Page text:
Friends of mine called Georgiana and Mouse Campbell recently bought a new house. In the period between completion and moving in, Mouse arranged for British Gas, who supplied the electricity, to switch the account to his name. British Gas said that this involved changing it from a business account to a residential one. While this was supposedly in progress, BG’s business division sent Mouse a bill for £299.80, although the Campbells’ actual use of electricity was virtually nonexistent. Despite many calls to BG, and its promises to sort things out, the company pursued Mouse for the fictional bill with threats of a debt recovery company and damaging his credit rating. No one seemed capable of solving BG’s self-created problem until Mouse wrote to BG threatening legal action and saying that if the dispute involved any more trouble for him, ‘My time shall be charged at my normal charge-out rate [sum specified]…’. Within three days, British Gas suddenly turned helpful, and on Monday, Mouse got a credit note for £300. Mouse is highly intelligent, and a businessman, but one wonders what happens to similarly guiltless customers who are old or ill-educated. They probably pay up, terrified of bailiffs. It is not surprising that people think of the utilities as rotten bureaucracies, differing from state-run services only in the size of their executive salaries. Ed Miliband’s absurd price-freeze promise has an allure to voters, not because they believe it is economically sensible, but because they want to punish the companies.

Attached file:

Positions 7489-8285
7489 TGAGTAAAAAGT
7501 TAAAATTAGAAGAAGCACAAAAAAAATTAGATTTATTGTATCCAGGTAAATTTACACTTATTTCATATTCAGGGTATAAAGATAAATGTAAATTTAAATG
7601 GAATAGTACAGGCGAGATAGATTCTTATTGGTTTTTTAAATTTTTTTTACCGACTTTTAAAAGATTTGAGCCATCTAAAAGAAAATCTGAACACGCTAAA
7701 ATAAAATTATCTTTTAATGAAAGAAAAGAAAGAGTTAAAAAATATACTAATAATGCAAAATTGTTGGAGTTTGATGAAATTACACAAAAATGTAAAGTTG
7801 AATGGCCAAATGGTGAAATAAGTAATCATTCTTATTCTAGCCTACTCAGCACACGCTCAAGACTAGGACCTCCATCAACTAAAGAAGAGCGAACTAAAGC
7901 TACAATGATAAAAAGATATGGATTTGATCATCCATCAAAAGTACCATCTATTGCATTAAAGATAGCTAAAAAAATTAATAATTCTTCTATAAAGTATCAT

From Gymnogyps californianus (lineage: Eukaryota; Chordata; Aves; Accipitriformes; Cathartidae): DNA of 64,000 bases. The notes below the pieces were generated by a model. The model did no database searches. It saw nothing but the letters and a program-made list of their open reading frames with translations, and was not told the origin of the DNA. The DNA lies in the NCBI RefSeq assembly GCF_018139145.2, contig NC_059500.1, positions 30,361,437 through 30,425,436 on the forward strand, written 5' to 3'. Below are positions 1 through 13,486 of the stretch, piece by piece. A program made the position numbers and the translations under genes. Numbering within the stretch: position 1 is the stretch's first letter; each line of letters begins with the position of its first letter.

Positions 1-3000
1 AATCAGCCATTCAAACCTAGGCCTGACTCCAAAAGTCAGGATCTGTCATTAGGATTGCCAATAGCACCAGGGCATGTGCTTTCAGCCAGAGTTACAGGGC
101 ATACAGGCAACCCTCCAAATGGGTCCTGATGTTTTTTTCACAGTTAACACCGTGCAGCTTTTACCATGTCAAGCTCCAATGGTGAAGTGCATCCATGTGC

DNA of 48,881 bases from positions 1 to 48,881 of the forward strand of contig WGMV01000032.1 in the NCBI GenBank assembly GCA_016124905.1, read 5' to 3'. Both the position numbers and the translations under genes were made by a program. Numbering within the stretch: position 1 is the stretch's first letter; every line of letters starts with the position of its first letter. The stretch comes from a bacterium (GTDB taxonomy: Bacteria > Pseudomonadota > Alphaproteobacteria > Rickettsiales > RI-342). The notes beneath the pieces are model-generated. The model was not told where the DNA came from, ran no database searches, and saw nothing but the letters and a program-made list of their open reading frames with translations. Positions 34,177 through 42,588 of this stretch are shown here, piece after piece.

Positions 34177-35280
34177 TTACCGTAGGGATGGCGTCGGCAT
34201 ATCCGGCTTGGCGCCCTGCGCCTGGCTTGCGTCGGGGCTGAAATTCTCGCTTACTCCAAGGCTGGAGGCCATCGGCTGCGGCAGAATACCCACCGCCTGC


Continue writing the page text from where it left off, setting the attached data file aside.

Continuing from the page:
This is an extract from Charles Moore’s Spectator’s Notes in this week’s magazine. Click here to read for free with a trial of The Spectator app for iPad and iPhone. You can also subscribe with a free trial on the Kindle Fire.Tags: Charles moore, Ed Miliband, Energy, Energy prices